You should formulate your thesis statement—the central argument you`re going to make. The thesis statement provides focus and signals your position on the topic. It is usually one or two sentences long.
Therefore, if you take the time to review your notes and ensure you understand everything that was discussed, it should be difficult for the essay question to catch you off guard. As soon as you read the question, relevant course concepts will start popping into your head, and you`ll just have to organize them into a coherent essay.
For this reason, it can be helpful to simulate the conditions of a timed exam before the actual day: pick a practice question, find some lined paper, set a stopwatch, and see how you do!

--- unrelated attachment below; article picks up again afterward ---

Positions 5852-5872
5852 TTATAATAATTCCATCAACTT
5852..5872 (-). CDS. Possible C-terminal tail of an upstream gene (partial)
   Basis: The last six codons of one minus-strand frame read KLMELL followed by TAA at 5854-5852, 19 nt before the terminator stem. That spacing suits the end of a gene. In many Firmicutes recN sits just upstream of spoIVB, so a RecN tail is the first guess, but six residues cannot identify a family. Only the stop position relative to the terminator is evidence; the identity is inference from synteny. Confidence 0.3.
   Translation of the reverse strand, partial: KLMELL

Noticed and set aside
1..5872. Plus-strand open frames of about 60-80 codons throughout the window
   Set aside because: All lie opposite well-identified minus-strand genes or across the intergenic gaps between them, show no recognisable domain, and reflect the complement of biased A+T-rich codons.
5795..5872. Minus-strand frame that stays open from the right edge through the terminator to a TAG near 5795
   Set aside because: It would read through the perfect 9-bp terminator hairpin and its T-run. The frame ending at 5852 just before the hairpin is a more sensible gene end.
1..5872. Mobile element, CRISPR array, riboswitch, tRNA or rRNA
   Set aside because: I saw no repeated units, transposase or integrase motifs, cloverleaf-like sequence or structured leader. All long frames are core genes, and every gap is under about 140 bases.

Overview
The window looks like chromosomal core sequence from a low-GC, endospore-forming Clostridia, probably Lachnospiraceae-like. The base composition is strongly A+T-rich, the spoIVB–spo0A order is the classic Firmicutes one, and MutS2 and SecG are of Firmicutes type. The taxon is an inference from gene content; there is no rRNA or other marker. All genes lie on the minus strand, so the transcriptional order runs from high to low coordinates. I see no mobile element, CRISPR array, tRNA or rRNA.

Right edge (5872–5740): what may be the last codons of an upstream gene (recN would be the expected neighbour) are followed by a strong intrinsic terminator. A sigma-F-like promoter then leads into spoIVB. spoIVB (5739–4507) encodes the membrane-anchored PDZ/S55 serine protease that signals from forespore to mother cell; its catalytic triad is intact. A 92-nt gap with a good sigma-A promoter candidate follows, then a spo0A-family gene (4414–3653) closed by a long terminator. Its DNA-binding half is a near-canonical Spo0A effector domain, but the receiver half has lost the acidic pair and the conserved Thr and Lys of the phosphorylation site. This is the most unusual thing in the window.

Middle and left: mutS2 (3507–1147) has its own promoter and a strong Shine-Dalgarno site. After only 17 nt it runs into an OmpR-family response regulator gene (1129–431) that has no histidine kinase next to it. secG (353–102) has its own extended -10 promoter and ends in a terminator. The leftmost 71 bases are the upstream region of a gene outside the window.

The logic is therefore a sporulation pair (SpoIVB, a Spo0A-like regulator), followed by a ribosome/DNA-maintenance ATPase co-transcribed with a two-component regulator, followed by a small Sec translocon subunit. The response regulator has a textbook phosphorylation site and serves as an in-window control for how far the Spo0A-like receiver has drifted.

The introduction sets the tone for your essay. It should grab the reader`s interest and inform them of what to expect. The introduction generally comprises 10–20% of the text.
Remember the paragraph-based schedule we discussed above? It`ll be useless if you don`t do regular check-ins during the exam. Keep an eye on the clock to ensure you`re always on track.
It`s important to give context that will help your reader understand your argument. This might involve providing background information, giving an overview of important academic work or debates on the topic, and explaining difficult terms. Don`t provide too much detail in the introduction—you can elaborate in the body of your essay.